“We kept hearing the same thing time and time again. ‘There’s no political reason for anyone to be talking to you about this right now because if we talk about Al Qaeda in Afghanistan doesn’t that undermine the argument for leaving?’…We even had in writing from the U.S. Military that Al Qaeda in Afghanistan was off the table. They weren’t even prepared to talk about that. Which only made us more determined….”
“The official American position is only one part…just as important to us was what Al Qaeda themselves had to say about this. There’s been a narrative coming out of Washington over the last few years, much of it driven by Pakistani lobbying money and by Taliban apologists.
One of my favorite things to read about is how the Taliban today is so unlike the Taliban of 2001. They’re just a more moderate, kinder, gentler Taliban who can’t wait to see women in the workplace and occupying, you know, an equal role in society. Greater economic prosperity for all of Afghanistan and don’t really want to take us back 3,000 years into that terrible, terrible place I witnessed in 2001 when I went with the Afghan soldiers who retook Kabul from the Taliban.
You know, it’s such nonsense.
And every once in a while you’ll read in someone in a British paper, someone in the American papers saying that they’ve been talking to the Taliban and the Taliban want to go to peace talks and they’re ready to renounce their links with Al Qaeda.
Really, the theory is if you pack up and go home from Afghanistan, the problem is over with, the Taliban just want their country back, they’ve got no problem with you and we can stop wasting billions of dollars and American lives in Afghanistan and we can turn our backs on this war that has really been a waste of our time.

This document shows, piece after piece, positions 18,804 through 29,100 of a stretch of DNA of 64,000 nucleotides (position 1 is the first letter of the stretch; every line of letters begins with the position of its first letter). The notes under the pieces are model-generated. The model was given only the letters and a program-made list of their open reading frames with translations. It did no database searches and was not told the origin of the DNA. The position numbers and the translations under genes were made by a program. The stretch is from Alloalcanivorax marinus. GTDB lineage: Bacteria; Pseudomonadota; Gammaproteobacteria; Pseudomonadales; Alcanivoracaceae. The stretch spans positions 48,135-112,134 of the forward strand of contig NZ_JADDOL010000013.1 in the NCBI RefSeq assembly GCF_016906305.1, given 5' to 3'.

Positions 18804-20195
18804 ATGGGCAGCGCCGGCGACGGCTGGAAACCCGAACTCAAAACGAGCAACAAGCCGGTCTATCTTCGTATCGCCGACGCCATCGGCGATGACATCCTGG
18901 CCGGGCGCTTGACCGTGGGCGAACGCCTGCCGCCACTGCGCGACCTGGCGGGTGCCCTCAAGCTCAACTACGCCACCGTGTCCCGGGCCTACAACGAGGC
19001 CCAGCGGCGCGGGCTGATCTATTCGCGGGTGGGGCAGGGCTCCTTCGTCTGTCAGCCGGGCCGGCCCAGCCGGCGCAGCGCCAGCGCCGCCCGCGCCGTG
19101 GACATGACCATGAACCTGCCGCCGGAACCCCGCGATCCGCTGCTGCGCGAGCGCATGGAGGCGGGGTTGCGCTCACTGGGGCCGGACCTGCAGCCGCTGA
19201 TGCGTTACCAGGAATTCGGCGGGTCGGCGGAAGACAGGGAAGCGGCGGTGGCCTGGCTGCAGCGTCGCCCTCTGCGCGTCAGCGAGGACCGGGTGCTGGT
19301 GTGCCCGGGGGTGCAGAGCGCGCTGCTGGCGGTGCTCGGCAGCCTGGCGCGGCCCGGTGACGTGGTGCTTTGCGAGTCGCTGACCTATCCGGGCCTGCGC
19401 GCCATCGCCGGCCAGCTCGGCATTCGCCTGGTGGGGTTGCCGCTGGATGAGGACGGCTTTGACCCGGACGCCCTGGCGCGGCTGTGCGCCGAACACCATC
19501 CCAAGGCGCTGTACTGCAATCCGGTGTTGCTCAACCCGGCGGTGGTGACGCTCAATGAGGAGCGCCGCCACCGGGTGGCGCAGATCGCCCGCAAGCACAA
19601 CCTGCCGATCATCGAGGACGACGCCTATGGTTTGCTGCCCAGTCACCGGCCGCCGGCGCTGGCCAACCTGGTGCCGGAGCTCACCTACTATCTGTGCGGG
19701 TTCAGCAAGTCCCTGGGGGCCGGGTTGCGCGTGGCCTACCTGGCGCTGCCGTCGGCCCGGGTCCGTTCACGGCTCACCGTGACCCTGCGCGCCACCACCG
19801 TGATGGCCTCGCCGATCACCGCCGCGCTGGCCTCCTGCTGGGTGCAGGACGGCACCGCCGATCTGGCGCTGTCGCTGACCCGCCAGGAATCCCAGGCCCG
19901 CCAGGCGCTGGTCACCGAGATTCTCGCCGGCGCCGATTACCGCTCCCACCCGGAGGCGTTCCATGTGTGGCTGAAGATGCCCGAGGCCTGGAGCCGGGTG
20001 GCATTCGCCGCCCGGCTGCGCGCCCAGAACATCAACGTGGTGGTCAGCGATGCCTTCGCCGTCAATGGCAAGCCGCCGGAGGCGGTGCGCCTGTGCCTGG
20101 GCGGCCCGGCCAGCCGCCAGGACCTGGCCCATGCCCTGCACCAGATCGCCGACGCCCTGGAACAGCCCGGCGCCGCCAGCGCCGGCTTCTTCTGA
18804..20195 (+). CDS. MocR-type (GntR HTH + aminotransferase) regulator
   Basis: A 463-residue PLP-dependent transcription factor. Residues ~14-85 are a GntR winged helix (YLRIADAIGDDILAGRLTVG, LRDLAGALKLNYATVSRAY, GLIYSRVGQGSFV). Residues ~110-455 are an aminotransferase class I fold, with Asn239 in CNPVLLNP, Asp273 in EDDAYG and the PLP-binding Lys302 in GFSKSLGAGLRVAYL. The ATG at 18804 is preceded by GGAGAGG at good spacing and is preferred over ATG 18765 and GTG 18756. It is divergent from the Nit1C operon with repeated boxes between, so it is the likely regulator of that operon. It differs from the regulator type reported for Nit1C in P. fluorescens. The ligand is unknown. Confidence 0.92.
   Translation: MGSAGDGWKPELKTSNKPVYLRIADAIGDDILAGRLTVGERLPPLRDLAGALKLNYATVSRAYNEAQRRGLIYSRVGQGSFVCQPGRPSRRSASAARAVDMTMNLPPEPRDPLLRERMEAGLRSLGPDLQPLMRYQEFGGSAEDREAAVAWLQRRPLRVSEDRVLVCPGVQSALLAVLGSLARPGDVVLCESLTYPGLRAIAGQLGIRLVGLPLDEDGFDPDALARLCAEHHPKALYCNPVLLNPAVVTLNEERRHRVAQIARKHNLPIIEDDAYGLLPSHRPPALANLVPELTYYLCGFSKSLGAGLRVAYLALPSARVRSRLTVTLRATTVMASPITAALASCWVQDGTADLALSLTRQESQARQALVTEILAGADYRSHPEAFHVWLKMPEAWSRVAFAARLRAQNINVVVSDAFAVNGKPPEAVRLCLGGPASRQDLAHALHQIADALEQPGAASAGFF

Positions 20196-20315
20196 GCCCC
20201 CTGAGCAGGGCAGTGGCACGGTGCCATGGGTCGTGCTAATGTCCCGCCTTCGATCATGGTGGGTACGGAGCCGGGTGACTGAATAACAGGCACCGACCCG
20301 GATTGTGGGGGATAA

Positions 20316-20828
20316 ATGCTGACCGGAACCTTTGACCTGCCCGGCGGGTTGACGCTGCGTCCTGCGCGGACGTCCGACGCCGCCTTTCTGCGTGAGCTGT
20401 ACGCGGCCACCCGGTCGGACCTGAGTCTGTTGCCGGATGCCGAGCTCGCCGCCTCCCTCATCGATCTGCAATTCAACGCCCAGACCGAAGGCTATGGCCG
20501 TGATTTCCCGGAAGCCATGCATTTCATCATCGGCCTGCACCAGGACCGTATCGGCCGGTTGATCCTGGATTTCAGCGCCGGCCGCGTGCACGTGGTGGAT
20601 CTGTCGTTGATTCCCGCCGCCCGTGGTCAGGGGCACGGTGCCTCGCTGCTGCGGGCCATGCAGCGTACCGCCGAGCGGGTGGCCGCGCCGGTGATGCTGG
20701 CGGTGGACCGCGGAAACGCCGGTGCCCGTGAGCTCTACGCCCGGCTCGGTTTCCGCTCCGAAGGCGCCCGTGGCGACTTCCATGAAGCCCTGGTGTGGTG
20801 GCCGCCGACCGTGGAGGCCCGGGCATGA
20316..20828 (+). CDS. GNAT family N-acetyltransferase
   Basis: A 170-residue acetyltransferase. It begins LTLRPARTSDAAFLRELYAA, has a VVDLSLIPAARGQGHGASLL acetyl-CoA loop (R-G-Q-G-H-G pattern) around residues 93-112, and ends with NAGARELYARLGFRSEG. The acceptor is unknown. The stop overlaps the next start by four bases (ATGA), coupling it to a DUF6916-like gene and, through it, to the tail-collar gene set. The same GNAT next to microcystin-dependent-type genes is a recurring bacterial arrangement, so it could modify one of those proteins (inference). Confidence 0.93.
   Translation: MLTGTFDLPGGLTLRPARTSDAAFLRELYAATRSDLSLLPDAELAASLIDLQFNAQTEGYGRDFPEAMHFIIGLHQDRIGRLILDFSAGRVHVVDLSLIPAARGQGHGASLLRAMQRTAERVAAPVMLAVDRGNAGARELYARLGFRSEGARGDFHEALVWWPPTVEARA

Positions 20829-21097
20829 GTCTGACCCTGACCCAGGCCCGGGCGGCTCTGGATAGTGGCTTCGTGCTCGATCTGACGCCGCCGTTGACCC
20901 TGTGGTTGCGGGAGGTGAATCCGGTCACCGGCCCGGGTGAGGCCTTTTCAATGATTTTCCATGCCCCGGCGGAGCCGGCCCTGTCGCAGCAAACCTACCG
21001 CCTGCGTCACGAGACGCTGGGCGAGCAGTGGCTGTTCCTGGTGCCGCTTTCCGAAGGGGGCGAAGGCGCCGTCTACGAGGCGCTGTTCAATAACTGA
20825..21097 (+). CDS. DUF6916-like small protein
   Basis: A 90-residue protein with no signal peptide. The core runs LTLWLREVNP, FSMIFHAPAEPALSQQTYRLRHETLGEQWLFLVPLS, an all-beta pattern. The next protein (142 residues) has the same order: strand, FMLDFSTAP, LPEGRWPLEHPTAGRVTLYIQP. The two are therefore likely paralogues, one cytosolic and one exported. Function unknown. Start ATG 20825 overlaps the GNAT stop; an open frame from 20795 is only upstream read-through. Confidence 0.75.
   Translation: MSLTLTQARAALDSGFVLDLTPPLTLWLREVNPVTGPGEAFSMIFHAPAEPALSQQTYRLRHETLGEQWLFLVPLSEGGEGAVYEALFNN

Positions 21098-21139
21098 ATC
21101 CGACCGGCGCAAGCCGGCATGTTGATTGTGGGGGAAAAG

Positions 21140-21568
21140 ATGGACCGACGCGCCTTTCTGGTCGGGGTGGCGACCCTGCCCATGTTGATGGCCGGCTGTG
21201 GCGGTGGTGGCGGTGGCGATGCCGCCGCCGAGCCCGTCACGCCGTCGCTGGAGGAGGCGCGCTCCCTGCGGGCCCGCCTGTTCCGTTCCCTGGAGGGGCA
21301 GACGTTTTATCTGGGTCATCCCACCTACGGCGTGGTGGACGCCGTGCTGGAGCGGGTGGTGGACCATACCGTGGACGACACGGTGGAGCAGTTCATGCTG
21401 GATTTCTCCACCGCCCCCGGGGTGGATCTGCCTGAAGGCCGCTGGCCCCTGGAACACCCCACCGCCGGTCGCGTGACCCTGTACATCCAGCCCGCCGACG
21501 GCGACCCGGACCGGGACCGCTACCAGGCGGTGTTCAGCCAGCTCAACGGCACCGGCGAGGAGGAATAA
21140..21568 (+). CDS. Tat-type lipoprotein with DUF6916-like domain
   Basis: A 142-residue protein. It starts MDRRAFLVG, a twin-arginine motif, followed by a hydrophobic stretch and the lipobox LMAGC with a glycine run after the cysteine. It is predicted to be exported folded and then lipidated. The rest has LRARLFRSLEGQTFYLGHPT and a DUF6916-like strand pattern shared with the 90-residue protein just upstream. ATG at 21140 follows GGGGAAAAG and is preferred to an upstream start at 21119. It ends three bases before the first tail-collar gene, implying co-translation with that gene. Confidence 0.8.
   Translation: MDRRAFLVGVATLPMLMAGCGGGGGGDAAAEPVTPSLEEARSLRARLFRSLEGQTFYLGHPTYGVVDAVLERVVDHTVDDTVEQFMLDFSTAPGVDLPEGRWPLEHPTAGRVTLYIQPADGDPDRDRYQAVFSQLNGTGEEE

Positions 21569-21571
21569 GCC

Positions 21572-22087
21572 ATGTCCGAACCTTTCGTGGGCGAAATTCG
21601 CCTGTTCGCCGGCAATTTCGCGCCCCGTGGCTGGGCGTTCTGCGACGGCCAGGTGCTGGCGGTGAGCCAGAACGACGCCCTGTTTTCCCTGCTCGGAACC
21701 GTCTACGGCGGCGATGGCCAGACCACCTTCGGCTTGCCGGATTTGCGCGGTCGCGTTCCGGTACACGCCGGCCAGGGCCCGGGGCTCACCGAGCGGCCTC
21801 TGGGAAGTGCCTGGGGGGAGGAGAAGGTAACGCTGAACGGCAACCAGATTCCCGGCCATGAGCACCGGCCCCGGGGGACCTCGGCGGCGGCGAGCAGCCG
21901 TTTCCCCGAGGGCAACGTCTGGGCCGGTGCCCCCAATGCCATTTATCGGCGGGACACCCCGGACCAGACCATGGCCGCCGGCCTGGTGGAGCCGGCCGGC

It’s amazing to me that that’s where we are today.
Not only do I remember the promises that were made–which is fine, we want to keep our promises, that’s politics–but to think there is any similarity between this and Vietnam is ridiculous.
The Viet Cong didn’t care what you did when you went back to America. The Viet Cong didn’t fight for an Islamic Caliphate. The Viet Cong didn’t have a global struggle….it’s amazing to me that we constantly ignore what Al Qaeda and the Taliban and…all these groups tell us every day in their own newspapers, in their own statements. They share something. They share an idea. Al Qaeda is not a membership organization–you don’t have to have a card or a membership badge….This is terrorism. It’s a completely and utterly different fight from anything we’ve ever faced in our history.”
“Our way of life is under attack. And if you think that’s government propaganda, if you think that’s nonsense, if you think that’s war-mongering, you’re not listening to what the people you are fighting say about this fight. In your arrogance, you think you write the script. But you don’t. There’s two sides and we don’t dictate the terms.
In fact, after 11 years of war in Afghanistan where we’re surrendering, rushing for the exits as fast as we can, not only do we not dictate the terms but we have less power to dictate anything on the world stage.”